Evans v. Presidio Trust

Filing 49

ORDER by Judge Haywood S. Gilliam, Jr. GRANTING 30 MOTION TO DISMISS AND DENYING 43 MOTION TO FILE THIRD AMENDED COMPLAINT. (ndrS, COURT STAFF) (Filed on 11/19/2020)Any non-CM/ECF Participants have been served by First Class Mail to the addresses of record listed on the Notice of Electronic Filing (NEF)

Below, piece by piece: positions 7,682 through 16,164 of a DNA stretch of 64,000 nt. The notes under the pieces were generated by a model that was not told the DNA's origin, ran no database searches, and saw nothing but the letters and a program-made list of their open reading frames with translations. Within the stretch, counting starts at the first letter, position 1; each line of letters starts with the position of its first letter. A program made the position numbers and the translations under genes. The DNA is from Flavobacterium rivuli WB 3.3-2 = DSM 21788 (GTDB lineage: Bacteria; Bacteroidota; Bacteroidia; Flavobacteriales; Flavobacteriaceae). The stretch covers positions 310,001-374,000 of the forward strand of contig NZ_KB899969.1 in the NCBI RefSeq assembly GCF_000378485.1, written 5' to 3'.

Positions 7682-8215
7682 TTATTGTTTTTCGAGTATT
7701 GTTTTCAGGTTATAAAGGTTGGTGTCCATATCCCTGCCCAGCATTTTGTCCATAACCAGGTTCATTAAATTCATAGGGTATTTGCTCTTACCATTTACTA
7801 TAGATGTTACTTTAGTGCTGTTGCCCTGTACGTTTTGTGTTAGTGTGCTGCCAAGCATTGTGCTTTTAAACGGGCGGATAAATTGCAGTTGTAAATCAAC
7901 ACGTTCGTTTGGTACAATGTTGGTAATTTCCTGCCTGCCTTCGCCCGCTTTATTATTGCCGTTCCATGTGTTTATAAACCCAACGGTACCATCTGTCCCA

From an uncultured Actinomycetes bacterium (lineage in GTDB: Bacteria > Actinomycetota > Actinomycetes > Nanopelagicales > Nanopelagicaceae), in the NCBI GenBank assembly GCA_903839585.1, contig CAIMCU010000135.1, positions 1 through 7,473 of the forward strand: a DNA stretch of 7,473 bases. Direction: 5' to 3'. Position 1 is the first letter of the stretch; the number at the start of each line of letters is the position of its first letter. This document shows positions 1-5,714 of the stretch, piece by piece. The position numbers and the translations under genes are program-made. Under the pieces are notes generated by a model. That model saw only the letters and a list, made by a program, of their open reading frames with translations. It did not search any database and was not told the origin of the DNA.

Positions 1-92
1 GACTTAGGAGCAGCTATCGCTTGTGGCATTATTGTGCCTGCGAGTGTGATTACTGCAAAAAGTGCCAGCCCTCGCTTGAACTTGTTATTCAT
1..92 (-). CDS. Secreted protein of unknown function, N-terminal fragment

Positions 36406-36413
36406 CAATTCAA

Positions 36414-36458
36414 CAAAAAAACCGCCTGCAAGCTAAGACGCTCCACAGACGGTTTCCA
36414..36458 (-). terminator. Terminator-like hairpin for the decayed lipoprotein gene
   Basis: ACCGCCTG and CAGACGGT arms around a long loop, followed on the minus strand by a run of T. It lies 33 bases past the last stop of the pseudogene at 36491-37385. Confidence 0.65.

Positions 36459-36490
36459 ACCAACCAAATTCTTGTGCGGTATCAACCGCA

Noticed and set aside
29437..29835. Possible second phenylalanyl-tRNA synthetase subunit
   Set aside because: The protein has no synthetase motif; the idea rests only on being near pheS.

Download PDF